The perils of mixing aluminium alloy and carbon fibre cycle components (removing a stuck seatpost)

When I first started road cycling, a friend suggested I could increase my comfort for not too much money with a carbon seatpost upgrade. A short while later I was the proud owner of a Deda Superzero post and it looked good, even if the marginal gains with me riding the bike were so small that they could be offset by an extra cup of coffee…

Fast forward a few years and my teenage son was borrowing my bike as he’d outgrown his. I went to adjust the seatpost and found it was stuck fast. And I mean stuck. Solid.

Obviously, this was fine for me to ride the bike but I couldn’t just leave it. Over time aluminium alloy (e.g. my frame) will bond itself to carbon fibre (e.g. my seatpost) and even though a bike mechanic had applied some anti-seize paste and I’d given the post a “wiggle” from time to time, I’d obviously left it too long since the last check.

So I hit the Internet and Googled “how to remove stuck seat post carbon aluminium”…

There’s a load of ideas on the Sheldon Brown bicycle technical info site.

And this thread at BikeRadar is useful too.

Added to which, there’s more info at Cycling UK including a health warning about cutting carbon fibre. The dust is nasty stuff…

I’d used penetrating oils and hot water on the frame but the bond was too tight – not enough space to get the oil down. So, with assistance from a fellow club member who was very generous with his time and use of his tools, I tried heating and cooling the affected areas of frame and post with a heat gun and some “Shock and Unlock”. Ideally, this would cool the post and heat the frame – the idea being that one will expand and the other contract, breaking the bond. Nothing.

Heating and cooling the seatpost Frozen seatpost

Then we tried the other way – even if it pushed the materials together it might break the bond on cooling. This was quickly followed by disaster – I attempted to move the post when it had been heated, it seemed to move, too easily and I found I’d actually twisted it and deformed the post.

Snapped seatpost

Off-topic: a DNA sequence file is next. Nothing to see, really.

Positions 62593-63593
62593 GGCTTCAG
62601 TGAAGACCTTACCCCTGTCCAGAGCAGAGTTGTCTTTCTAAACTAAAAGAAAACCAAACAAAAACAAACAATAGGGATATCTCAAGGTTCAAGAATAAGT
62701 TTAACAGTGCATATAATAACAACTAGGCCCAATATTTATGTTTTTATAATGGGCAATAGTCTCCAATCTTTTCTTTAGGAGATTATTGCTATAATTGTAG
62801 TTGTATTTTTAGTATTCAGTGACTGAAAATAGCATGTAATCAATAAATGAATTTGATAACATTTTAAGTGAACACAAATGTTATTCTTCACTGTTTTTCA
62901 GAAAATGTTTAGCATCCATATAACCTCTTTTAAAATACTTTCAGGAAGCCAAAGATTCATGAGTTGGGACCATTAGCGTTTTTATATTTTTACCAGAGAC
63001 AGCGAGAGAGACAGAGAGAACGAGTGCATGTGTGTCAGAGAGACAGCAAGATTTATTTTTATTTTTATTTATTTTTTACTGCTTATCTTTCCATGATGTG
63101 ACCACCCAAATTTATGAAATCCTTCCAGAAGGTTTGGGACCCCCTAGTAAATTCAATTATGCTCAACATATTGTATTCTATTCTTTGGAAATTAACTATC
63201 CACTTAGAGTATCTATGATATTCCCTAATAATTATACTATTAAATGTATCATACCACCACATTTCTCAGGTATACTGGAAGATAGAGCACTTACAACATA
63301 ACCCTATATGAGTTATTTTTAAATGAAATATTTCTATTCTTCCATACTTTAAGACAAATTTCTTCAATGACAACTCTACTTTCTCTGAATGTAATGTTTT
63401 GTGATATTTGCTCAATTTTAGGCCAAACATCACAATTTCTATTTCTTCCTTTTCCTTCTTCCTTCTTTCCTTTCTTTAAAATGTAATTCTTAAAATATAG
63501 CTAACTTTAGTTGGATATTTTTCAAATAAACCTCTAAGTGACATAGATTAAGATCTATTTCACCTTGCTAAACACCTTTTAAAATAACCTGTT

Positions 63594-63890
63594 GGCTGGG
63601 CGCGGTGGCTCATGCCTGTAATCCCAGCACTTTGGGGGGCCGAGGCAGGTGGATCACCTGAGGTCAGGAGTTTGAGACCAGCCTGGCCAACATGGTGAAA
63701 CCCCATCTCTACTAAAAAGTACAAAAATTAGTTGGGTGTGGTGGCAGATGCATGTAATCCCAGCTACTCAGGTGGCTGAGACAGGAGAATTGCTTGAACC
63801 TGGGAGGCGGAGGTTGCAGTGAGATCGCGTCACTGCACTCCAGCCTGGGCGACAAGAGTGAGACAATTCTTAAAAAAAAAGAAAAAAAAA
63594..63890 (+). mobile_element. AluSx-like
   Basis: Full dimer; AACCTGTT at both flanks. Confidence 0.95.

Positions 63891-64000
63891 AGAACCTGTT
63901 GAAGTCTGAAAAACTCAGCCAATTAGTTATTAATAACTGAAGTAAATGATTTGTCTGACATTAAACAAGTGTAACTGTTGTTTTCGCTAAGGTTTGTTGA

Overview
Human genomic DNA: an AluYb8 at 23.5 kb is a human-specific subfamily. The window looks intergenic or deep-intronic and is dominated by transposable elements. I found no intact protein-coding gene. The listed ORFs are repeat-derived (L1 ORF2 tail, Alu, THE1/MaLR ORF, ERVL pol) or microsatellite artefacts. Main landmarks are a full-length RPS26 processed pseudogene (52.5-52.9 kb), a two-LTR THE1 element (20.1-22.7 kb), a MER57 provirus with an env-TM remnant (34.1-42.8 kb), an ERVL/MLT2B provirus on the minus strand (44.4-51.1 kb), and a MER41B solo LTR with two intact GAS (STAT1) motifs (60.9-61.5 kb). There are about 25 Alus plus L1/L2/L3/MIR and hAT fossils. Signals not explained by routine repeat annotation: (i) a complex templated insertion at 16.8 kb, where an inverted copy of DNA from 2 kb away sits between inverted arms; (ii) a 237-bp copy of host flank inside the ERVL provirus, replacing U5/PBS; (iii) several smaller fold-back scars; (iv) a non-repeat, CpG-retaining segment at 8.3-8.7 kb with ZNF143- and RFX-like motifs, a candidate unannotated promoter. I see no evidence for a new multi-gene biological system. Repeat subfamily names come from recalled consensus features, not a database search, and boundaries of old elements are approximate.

“Right, now that post is a write-off, at least the frame is OK, we’ll have to cut it out.”

We tried using naked hacksaw blades (wet seems to help and I also seemed to do better with 36T blades than 24T), a padsaw, even an electric reciprocating saw.

Cutting out the seatpost

Eventually (and I mean after many hours) I had cut some channels in the remains of the post but it still wasn’t coming out. The idea is that it should collapse in on itself once there’s a vertical cut that stops it pushing against the frame seat tube. What did happen though was that the carbon fibre delaminated and we were able to chisel pieces out using a variety of punches chisels and screwdrivers and a lot of GT85 (being careful not to damage the frame).

Eventually, the post came out, in thousands of pieces over a few more hours. And the depressing part, when the bottom section of the seatpost was removed (the last few inches hadn’t seized), we could see just how little effect the hacksaw had made that far down the post – there just wasn’t enough force to make a difference.

With the last of the pieces out I cleaned up the inside of the frame with some wire wool (using a bent coat hanger to pull it back up) and put the original aluminium seatpost back. There are some minor scrapes inside the seat tube and some paint cracks on the top section too so I’m not sure whether I’ve compromised the frame.

Seatpost removed

Thankfully, I brought forward my plans for a new bike, bought my son a larger frame for his and this one is now in semi-retirement, relegated to Zwift duties.

It took me (and a friend) at least 8, maybe 12 hours to remove that post so, if you do mix aluminium alloy and carbon fibre components, make sure you (re)move them regularly. 

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